It was 1996, when the book Undaunted Courage: Meriwether Lewis, Thomas Jefferson, and the Opening of the American West came out, that I found myself gettin’ into T.J. History always seems more enjoyable in the form of a story, and this journey’s written in such a way that it sweeps you up in characters and visuals and the feeling you’re there with them. It brings forth the excitement of discovery, the Age of Exploration, with all the intricacies of planning and packing and documenting the adventure. I was living in Los Angeles at the time and recall, upon completing the book, taking long treks from the West Side to Downtown into the bowels of the downtown library scouring through dusty tombs of pseudo-ancient reference texts on Lewis and Clark (that Stephen Ambrose probably utilized to write his book). But it wasn’t until iTunes and podcasts when I delved much further into the man who not only manifested the expedition, but played an enlightened founding father role in the vision and creation of the United States of America. And I didn’t do it bored in school, but through the internet via The Thomas Jefferson Hour. History, it seems, can also be more enjoyable when you delve deep into character.
Host, author and scholar Clay Jenkinson, plays the role of Thomas Jefferson for the first half of the “interview”, and the second half it’s Clay himself, giving some explanations, of how things were then, and how it relates in the present day. How Thomas Jefferson (yes born into slave ownership, yes not quite into women’s rights) was then and how he would have acclimated in the modern world. How the Constitution (of which Jefferson, being in Paris at the time, was not a part of*) and government was meant to evolve (or be torn up and re-written every some-odd-years – though can you imagine entrusting our current Patriot Act signing, Bill of Rights ignoring, warmongering leaders to do it?). You get a good Libertarian wiff, of what being a “Republican” then really meant (not particularly what today’s Conservatives might want to believe); the importance of the concept of revolution; and the need to revolt when a government gets too overbearing and no longer works for the people (all good stuff to immerse oneself in, if Bush confused you about the role of the President. Or if the political climate has gotten you curious but at the same time bored with rhetoric, speeches, egos**).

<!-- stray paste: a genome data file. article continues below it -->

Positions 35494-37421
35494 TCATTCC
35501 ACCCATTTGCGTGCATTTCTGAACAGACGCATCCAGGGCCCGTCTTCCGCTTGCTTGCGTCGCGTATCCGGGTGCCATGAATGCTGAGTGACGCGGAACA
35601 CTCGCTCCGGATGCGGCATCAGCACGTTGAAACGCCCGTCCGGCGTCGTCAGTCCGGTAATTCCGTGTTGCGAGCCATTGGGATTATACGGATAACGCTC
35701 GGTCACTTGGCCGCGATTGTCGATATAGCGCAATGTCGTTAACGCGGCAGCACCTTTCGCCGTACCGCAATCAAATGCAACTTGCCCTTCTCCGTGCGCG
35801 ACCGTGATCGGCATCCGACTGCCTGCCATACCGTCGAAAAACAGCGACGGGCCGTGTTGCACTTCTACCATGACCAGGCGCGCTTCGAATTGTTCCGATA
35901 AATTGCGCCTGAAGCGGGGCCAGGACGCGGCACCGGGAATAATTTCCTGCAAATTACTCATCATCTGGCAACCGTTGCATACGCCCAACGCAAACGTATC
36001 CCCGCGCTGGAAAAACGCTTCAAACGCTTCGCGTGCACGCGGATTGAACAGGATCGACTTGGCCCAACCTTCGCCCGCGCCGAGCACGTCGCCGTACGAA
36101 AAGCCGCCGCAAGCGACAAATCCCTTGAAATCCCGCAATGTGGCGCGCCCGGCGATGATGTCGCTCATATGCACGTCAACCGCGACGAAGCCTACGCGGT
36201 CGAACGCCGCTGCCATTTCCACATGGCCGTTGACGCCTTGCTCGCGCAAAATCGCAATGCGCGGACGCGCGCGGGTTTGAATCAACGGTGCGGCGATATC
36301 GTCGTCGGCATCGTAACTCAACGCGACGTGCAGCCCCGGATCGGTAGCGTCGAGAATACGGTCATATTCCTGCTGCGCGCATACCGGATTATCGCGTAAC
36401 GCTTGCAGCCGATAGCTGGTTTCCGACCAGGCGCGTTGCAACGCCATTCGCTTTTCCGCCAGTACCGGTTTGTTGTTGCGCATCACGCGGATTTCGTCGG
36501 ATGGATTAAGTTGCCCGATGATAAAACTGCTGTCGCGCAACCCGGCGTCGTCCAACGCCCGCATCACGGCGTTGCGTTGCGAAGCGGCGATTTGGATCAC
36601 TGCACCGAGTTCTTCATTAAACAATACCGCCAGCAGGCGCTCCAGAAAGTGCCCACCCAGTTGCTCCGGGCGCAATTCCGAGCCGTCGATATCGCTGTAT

Anyway, he’s high IQ (or brain sexy), quick (and quick-witted) while maintaining poise and if I were apt to do a Sassy 100 list today, certainly Thomas Jefferson and Clay Jenkinson would be on it. If you’ve never listened to the Thomas Jefferson Hour before, you have an endless number of podcasts to catch up with, available via The Thomas Jefferson Hour site or to download via iTunes (or check out a few videos of Clay in action at the “35 Words” web site). I may be exposing too much here, but one of my dreams is to go on one of Clay’s Tours, like his Lewis and Clark Summer Tour coming July 30-August 7, 2009: “Take your own journey down the Lewis and Clark Trail with scholar Clay Jenkinson. A rewarding eight day vacation as enlightening as it is entertaining. You will canoe down the White Cliffs of the Missouri and hike the memorable Nez Perce trails of Lewis and Clark in the Bitterroot Mountains of Idaho.” Seriously, gives this surfer girl goosebumps.